Gunnee lists several foods and vitamins that can aid in healthy joints:
- Omega-3 fatty acids, often found in foods like oily fish, can be helpful for those suffering from inflammatory arthritis.
- Vitamin E is often found in plant oils, nuts and avocado. There is some evidence to suggest it prevents cell damage in the bones
- Vitamin D plays a vital role in strong and healthy bones and is mainly absorbed from the sun. Of course, sunshine can often be few and far between in the UK so taking a vitamin D supplement is a good idea. Some foods, including eggs and oily fish, also contain vitamin D.
Glucosamine sulfate and chondroitin supplements for osteoarthritis can also be helpful, Gunnee says.
"Many people take glucosamine sulfate tablets with or without added chondroitin for osteoarthritis," she explains.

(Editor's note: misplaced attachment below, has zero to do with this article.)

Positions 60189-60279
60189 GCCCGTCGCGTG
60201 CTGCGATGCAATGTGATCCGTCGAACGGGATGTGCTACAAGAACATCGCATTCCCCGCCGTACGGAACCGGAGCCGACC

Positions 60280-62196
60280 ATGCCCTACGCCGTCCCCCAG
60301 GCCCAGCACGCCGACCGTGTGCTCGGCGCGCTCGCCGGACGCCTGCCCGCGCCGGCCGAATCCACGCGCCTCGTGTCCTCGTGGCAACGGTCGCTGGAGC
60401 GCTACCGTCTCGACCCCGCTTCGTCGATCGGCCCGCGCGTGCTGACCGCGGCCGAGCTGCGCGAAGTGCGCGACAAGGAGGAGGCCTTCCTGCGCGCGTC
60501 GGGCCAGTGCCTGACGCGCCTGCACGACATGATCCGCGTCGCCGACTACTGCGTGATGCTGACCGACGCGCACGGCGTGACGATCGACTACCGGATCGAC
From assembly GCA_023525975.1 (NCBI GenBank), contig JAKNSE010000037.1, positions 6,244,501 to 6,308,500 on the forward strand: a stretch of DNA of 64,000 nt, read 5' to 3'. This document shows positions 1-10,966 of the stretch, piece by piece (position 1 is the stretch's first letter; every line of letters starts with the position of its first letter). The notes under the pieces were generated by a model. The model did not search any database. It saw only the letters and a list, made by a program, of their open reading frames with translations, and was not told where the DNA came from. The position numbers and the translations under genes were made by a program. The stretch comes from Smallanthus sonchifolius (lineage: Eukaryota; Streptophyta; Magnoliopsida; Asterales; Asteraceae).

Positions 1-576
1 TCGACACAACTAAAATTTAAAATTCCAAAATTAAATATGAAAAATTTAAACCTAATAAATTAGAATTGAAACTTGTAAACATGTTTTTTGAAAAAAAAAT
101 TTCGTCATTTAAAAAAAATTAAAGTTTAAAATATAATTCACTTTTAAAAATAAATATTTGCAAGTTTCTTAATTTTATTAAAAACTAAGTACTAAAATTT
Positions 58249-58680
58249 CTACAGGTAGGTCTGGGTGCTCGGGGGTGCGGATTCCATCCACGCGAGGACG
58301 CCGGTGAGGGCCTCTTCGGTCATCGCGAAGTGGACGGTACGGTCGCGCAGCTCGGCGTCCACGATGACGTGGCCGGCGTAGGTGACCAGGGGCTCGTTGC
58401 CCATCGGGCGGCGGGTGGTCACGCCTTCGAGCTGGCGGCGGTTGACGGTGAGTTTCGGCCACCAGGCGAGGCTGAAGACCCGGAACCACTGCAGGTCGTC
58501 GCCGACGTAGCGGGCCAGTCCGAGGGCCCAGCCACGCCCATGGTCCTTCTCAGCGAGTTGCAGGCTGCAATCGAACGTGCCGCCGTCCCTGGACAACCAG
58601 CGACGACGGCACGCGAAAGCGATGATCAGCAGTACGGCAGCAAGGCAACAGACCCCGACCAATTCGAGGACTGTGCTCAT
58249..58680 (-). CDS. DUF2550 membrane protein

“Cartilage contains substances related to glucosamine and chondroitin, and taking supplements of these natural ingredients may nourish damaged cartilage. Research results are mixed but suggest that some people will benefit from this therapy."
Snap, crackle, pop
Our joints are protected by a layer of smoothy, slippery cartilage to help them move freely. It prevents our bones from rubbing against each other - for example, your knees, shoulders and hips.
But as we get older that cartilage can become rougher and thinner, caused by a condition known as osteoarthritis.
It is the most common condition that causes joint pain as we age. It can affect any joint in the body but is most likely to affect the joints that bear the most weight such as the knees and feet, Gunnee explains.